George HW Bush Is The Modern Role Model For Politics
"George HW Bush is the modern role model for folks in politics. There are too few today, if any, like him. You can oppose without belittling your opponent. You can disagree without being disagreeable. You can serve with your only motive being doing what is right for the people you serve. Every public servant needs to know they can be like him and ask themselves if they have the courage to serve rather than be served. "
Congressman and Bush Deputy Chief of Staff, Henson Moore
My father and President Bush knew each other in the oil industry. My father mentioned many times to me that George HW Bush was one of the most honorable men he had ever known. Years later I got to know the President in my own right when I entered politics and he was National Party Chairman. The night I won my first election to Congress we called him in China where he was serving as our nation's envoy to tell him the news. We suddenly became aware of the great time difference between Baton Rouge and Beijing during that telephone conversation and apologized for the call. President Bush laughed and said, "Don't worry, nobody ever calls me over here." Typical of him to never make any one feel uncomfortable and to always have interest in the other person.
Years later when he was Vice President, he campaigned for me. When he ran for President, I returned the favor. But I really got to know him when he asked me to join his Administration. I was hesitant to re-enter politics and leave my law practice with kids in college. It it turned out to be the best decision I ever made. I served the entire four years of his term as our 41st President. The first three years I was his Deputy Secretary of the Department of Energy. In that role I attended many Cabinet meetings and observed the President first hand. He was always respectful of others, sincerely interested in their thoughts and opinions, and used the Cabinet as a sounding board and board of advisors. The last year of his Administration he asked me to move to the White House as Assistant to the President and his Deputy Chief of Staff. In that job I was with him virtually every day, all day and traveled with him. At times there was just the two of us on the back seat in a limo. He often expressed his thoughts or spoke of his family in those moments. At every instance of my observations, he never lost his temper, or treated some one badly, or spoke ill of any one including tormentors from the opposition. He always was considerate of the smallest person as there was no rank with him. He would wince privately when his motorcade would delay traffic because he wished to not cause any one a problem. He always had a smile on his face and would start the day striding into the Oval office saying "Hello everybody." He meant that greeting for absolutely everyone, secretaries, staff, or the steward serving coffee. George Bush was genuinely interested in them all. What I saw privately is what everyone else saw publicly. There was not a private and public President Bush. He was genuine all the time, a gentleman all the time, and dedicated to doing what he thought was right.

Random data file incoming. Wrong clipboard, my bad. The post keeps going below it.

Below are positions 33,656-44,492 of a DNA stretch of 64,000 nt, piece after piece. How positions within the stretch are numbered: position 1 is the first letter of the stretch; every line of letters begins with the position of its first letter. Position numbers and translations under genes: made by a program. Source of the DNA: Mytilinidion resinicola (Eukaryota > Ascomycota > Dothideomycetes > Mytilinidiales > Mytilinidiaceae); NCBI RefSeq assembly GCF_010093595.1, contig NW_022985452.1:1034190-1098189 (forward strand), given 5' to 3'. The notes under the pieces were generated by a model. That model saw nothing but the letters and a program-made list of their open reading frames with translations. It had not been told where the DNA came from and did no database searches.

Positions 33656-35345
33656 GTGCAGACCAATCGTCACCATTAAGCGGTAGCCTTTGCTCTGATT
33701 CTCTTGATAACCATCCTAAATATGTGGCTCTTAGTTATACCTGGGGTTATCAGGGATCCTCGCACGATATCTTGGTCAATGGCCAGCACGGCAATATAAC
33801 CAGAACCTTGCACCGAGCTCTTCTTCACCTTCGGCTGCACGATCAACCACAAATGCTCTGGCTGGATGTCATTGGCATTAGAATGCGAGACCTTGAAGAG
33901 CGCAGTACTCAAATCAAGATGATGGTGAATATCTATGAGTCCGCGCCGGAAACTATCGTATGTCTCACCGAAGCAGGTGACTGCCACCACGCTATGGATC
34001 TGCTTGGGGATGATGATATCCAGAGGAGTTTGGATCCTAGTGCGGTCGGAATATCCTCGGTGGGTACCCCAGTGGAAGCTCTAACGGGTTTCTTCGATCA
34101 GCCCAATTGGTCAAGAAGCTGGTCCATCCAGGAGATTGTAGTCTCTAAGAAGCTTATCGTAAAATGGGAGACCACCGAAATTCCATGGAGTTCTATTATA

He believed in public service and once refused an idea I presented on behalf of his staff that he should veto only a part of a bill passed by Congress. He stoutly refused because there was no precedent for a partial veto, and he refused to do something that might help his re-election but he felt was not in the long term interest of America. George Bush respected every person in public service regardless of party.
The bottom line of my personal observations of George HW Bush is that he is the modern role model for folks in politics. There are too few today, if any, like him. You can oppose without belittling your opponent. You can disagree without being disagreeable. You can serve with your only motive being doing what is right for the people you serve. Every public servant needs to know they can be like him and ask themselves if they have the courage to actually serve rather than be served.
Henson Moore represented Louisiana's 6th District in Congress. He served as Deputy Chief of Staff and Deputy Secretary of Energy under President George HW Bush.